TODAY'S WORLD AND VÄCLAV KLAUS
"University reform in France may enhance achievements in higher education,
itis bound to increase inequality".Were it not for the
asking to be remarked on by being in italics, such sentencesmight well have passed most readers without alerting them to the part of their meaningthat is left implicit. Higher incomes and improved education are presented as goodchanges in the state of the world, greater inequalities as bad changes, the one being asselfevident as the other. A world where some characteristics, e.g. the incomes ofdifferent people, are equal is selfevidently superior to another world that is identical inall respects except for the characteristics in question, e.g. incomes that are unequal. Thewords "equal" and "unequal" rank them in a peremptory manner that assumes self-evidence, rendering any supporting argument redundant and out of place. Theinnocuous little word "but" accomplishes this feat. Were it replaced by "and", the sen-tences above would leave the question of a more equal world being superior or inferiorto a more unequal one, or being simply incommensurate with it, scrupulously open.One may add that the use of the "but" is legitimate only if the question of the supe-riority of equal over unequal in any relevant respect had been decisively settled. Ifsuch is not the case, employing "unequal" as selfevidently signifying a bad thing thatoffsets some good thing, is at best sloppy and naive, at worst a sleight of hand ofdoubtful honesty.The power of words to establish a hierarchy between worlds will be looked at a littlemore systematically in Section 1b.1b. Good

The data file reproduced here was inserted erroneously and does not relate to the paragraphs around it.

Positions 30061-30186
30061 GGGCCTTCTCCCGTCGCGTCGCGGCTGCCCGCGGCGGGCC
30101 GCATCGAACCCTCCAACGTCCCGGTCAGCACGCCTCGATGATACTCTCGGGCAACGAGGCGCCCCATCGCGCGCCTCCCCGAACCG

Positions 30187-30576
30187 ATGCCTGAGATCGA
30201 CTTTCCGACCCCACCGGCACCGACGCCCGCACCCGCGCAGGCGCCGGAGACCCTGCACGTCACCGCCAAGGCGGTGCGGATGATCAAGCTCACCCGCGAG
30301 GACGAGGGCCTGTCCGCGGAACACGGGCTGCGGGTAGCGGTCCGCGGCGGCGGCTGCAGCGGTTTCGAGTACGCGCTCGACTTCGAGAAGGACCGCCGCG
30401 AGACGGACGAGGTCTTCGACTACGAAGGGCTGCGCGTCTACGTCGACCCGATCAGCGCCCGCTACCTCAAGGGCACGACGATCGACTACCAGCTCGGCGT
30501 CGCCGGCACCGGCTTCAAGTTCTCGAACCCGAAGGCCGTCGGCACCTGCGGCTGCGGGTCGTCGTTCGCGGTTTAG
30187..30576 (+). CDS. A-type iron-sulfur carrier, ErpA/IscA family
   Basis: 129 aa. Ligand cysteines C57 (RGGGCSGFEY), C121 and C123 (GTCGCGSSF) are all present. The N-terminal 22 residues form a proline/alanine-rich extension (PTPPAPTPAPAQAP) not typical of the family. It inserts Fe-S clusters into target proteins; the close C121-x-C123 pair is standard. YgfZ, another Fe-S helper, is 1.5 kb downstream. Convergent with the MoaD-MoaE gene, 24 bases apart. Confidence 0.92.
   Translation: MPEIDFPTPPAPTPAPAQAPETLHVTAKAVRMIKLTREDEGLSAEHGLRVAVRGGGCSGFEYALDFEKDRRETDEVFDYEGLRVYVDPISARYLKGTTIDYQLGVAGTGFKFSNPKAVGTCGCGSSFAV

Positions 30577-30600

bad, beautiful - ugly, useful
useless, clever - dumb, adequate - inadequate, just - unjust.Big - small, long - short, loose - tight, heavy - light, soft - hard, equal - unequal.
As it transpires from the example of the two sets of pairs of contrasting adjectivesabove, some of these pairs establish hierarchical ranks between the characteristics ofworlds to which they are
applied, while others do not. The second of thetwo sets does not settle rank; if two worlds differ only in one having a characteristicthat is long and the other that is short, whether one is superior to the other dependson the particular characteristic in question. Long lifeexpectancy may outrank shortlifeexpectancy, but long working hours may be less agreeable than short ones: with-